Every Wednesday morning, a group of people from North Lynn meet to explore the Christian faith. There is no planned topic, no sermon or pre-prepared notes and no pre-selected songs. Instead, they have created their own way and it is leading to deep discussion about God, the Bible and their lives.
The Revd Becca Rogers, Vicar of the King’s Lynn Group, has been one of the Ministers of North Lynn Methodist Church since 2015. With an unimposing building in the middle of one of the most deprived wards in the country, North Lynn Methodist Church has a small congregation who work hard to serve their neighbours. Each week they host a weekly community meal and other activities such as ‘coffee on the couch’.
Noticing that there were regulars to these social activities who rarely or never came to Sunday services, Becca was keen to offer a way they could explore faith that wasn’t ‘too churchy’.
“The culture of how we do church for some people is just a huge barrier. We are expecting people to jump over that barrier before we even get to the talking about God.”
Becca, along with James Hawksworth, the Church Army Officer in King’s Lynn, invited a group to think about how they might like to explore faith in a new way. The only proviso was that the group had to involve the Bible; otherwise, they were given free rein. “There was a mix of both church members and those who came to church activities but wouldn’t call themselves Christians,” Becca said.
In May the new group ‘Solace’ was launched, meeting on Wednesdays from 9.30am-11am. They start with 30 minutes of Pilates. Becca explained:
“In our first discussion someone said that the lives of people who live around here are pretty busy and stressful, and often people are just rushed off their feet. So, before anybody can even begin to think about any God stuff, they need to be relaxed.”
Mats and cushions are placed on the floor and a Darcey Bussell Pilates DVD is played on the big screen. About half the group take off their shoes and stretch into positions such as the sphinx. Those who are unable or don’t want to, sit around the edge quietly listening to the soothing music and occasionally texting each other.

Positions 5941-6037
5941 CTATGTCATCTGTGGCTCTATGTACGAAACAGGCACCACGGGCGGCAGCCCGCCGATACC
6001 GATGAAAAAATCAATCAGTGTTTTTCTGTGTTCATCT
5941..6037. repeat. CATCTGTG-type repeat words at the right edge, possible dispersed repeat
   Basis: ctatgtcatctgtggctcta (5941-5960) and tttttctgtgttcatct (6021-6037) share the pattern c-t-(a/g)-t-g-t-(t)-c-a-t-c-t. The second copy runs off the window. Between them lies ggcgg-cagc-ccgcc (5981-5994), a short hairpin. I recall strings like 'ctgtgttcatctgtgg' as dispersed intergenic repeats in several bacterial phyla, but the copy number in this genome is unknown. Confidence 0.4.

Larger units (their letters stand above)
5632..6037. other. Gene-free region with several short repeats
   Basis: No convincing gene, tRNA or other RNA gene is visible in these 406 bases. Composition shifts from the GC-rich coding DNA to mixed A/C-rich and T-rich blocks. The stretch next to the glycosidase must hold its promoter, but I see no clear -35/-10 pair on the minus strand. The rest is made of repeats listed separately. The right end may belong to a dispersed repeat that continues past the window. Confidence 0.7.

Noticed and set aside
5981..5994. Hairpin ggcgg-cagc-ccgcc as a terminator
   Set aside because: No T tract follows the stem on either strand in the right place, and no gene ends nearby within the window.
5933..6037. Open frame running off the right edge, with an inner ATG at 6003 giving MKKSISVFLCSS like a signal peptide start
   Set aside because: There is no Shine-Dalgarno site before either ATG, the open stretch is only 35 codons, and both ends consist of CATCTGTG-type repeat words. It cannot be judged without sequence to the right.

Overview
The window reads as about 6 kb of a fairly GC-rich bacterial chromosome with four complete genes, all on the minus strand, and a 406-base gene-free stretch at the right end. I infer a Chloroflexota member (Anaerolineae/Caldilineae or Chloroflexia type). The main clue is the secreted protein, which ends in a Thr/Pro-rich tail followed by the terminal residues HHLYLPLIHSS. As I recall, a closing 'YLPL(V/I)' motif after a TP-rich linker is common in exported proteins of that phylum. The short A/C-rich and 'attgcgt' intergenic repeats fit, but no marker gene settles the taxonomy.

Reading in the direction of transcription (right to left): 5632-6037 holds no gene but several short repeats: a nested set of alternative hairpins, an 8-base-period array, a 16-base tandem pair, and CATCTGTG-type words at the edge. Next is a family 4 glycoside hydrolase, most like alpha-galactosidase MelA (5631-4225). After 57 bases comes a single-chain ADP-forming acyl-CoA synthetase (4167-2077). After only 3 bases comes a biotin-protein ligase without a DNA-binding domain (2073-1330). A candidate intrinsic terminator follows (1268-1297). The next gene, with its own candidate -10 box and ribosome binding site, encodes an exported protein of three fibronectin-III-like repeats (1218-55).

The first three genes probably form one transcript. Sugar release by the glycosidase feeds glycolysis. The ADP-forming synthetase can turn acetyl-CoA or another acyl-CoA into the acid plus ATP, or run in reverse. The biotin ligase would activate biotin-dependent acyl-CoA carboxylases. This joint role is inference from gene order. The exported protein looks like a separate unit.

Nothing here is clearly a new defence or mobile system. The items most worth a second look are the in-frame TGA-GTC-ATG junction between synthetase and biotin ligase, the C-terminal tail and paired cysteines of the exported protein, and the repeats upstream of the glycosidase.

Once relaxed, the group gather around a table with hot drinks, Bibles and a large sheet of blank paper. A different person takes the lead each week using laminated cards printed with a series of questions and prayers. The first question, ‘How are you today?’, is accompanied by a sheet of emojis.
There are around a dozen in the group; both men and women, single people, parents and grandparents, professionals and those out of work. “There is a mix of people who are signed-up believers and people who are not sure yet, but everyone is searching,” said Becca. There is a warmth and friendliness, and in the chatty, fun atmosphere everyone is equal and listened to. Some select an emoticon and others simply give news of their children, grandchildren, their work and their health, before a short prayer is read out asking for peace and focus.
Felt tip pens are then given out and everyone is invited to write down a topic for discussion. Without explanation or preamble, topics like thankfulness, anxiety, love, hope, celebration, frustration, giving and joy are written down. The group vote on which to discuss. Becca explains, “You can vote on as many topics as you like, and you can vote on your own.”
Once decided, people are given five minutes to research the chosen topic using their tablet or phone, the Bibles or the Bible concordance. They write down verses, thoughts and examples on the sheet. Becca said: “Then we talk about those Bible passages we have found, and we also talk about our lives.”
In a discussion on ‘how God provides’ the conversation is wide-ranging, spontaneous and insightful. In 30 minutes we talk about creation and growing our own food, answers to prayer and God coming through in difficult situations, the charge on mobility scooters and spiritual sustenance. Passages are found from the Feeding of the 5000, the Sermon on the Mount, Hebrews 13 and Philippians 4.
“Sometimes as a vicar, I get a bit twitchy and I’m thinking, ‘is this really a good way of looking at the Bible; it’s not a three-point sermon!’ But actually, in the conversations that we have, the sharing has been amazing. People have shared what for them is going on at the time and we have really deep faith conversations.”
Towards the end, Becca asks: “Has anyone got a song that would fit with the theme?” and on her phone someone selects the perfectly suited ‘God Provides’ by Gospel singer Tamela Mann. Becca prays and the group disperse, clearly encouraged and uplifted by the morning. “It’s a good thing to be part of,” said Becca.
Photo: The Solace group including Rev Becca Rogers (standing second right).